Your mission is only as strong as your people. Every day, staff members make decisions, large and small, that will determine whether your organization fulfills its mission and adheres to your intent. Here are four steps to increase the likelihood of successful hires.
• Choose the right CEO: Aside from your choice of board, picking the man or woman who will lead your foundation is the most crucial decision you will make. No matter where your search leads you—even among friends and family—be diligent in vetting your choice. You may know an individual’s professional credentials but not his core values, her personal attributes but not her philosophy of private philanthropy. No matter how eager you are to get your grantmaking off the ground, don’t risk hiring a CEO who is not aligned with your beliefs and goals.
• Evaluate beliefs, philosophy, and integrity for all staff members: You and your foundation’s executive should take time to understand the philosophical underpinnings of each potential staff member. Pay particular attention to program staff who will play a significant role in your grantmaking, but get to know your administrative staff as well. Don’t assume that administrative staff have little influence on office culture and practice.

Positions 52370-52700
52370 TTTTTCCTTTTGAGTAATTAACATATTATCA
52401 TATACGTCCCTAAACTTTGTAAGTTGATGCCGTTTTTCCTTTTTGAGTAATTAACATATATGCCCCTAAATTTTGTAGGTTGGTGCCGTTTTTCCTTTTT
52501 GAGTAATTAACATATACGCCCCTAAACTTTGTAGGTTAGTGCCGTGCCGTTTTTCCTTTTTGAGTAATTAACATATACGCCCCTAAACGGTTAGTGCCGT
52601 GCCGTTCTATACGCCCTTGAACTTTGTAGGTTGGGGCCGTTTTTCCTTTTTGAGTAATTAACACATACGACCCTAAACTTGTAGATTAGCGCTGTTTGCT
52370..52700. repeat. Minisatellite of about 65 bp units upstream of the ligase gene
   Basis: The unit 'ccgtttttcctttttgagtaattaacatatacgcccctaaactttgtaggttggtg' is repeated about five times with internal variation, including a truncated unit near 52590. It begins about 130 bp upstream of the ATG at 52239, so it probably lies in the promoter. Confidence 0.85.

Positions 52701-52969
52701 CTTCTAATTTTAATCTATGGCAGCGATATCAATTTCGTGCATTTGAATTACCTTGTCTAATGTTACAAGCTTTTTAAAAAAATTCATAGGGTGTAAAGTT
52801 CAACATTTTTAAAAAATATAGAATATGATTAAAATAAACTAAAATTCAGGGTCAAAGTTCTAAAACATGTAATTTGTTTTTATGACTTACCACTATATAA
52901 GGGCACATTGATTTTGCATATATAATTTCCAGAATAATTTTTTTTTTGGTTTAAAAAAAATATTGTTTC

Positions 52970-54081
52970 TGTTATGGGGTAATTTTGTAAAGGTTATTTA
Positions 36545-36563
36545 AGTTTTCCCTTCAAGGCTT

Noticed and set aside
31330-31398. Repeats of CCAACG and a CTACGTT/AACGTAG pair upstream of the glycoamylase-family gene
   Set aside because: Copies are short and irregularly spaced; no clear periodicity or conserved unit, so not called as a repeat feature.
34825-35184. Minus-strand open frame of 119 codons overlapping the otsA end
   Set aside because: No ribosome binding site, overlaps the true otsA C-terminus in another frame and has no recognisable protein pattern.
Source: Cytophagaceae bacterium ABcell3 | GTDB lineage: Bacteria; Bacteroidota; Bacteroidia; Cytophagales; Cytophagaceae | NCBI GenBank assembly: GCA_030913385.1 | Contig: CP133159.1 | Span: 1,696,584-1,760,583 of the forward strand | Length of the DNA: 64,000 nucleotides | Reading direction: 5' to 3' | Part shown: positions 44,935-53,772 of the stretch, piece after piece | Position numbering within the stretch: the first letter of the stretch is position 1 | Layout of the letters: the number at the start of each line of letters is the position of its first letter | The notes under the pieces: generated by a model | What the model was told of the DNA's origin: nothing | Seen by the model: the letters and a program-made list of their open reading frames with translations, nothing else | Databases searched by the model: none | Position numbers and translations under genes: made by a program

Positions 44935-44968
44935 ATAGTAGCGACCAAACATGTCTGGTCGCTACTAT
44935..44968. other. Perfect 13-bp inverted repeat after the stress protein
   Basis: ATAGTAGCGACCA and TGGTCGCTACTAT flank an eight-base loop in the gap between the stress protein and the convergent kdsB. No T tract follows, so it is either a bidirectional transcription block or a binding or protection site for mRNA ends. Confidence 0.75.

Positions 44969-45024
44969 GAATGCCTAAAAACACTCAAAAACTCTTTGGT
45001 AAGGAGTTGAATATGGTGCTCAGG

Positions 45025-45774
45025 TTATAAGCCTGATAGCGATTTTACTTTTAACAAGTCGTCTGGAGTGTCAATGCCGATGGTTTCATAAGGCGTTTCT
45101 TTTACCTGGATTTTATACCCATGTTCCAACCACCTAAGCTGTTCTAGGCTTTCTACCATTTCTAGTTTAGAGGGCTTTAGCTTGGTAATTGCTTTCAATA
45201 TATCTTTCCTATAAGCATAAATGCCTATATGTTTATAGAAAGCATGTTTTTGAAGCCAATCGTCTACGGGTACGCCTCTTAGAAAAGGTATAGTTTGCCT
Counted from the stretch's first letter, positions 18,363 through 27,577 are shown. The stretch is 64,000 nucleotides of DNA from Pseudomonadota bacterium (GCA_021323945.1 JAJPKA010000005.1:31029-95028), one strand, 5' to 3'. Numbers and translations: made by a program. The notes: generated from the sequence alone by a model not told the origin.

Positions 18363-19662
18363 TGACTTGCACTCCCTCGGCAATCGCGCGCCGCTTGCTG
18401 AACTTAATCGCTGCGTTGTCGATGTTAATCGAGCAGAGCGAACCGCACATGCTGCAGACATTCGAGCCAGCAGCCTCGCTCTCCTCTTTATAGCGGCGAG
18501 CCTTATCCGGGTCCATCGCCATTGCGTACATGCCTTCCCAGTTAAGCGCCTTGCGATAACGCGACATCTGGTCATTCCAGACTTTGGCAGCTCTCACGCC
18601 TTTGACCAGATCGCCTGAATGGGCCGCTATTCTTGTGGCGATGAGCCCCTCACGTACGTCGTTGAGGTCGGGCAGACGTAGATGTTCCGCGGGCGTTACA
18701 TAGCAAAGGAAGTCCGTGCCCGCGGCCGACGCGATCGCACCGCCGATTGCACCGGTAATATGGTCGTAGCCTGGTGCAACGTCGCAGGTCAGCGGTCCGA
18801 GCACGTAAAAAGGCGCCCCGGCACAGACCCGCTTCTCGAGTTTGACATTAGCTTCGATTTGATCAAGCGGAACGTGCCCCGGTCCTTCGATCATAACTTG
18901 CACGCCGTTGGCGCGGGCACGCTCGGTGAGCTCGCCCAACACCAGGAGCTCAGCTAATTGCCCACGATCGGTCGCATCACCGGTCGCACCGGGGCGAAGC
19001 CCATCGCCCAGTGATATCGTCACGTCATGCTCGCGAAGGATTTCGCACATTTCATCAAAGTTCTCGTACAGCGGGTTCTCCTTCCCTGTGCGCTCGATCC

• Create a culture of fidelity to donor intent: Deviations from donor intent should be addressed immediately, but your long-term goal isn’t to create a culture of fear. Rather, your goal is shared values, genuine care, and reverence for central principles. Look to build traditions and practices within your operations that create loyalty to your intentions among the people throughout your organization. Cultivate your staff members over time. Invest in their professional development and give them increased responsibility as they show a greater appreciation and understanding of your foundation’s mission.
• Consider time-limiting your foundation: Sunsetting can be a simple solution to concerns about future staff composition in the absence of a living donor. If you choose this route, be sure to have attractive incentives in place to retain key staff up to the shutdown.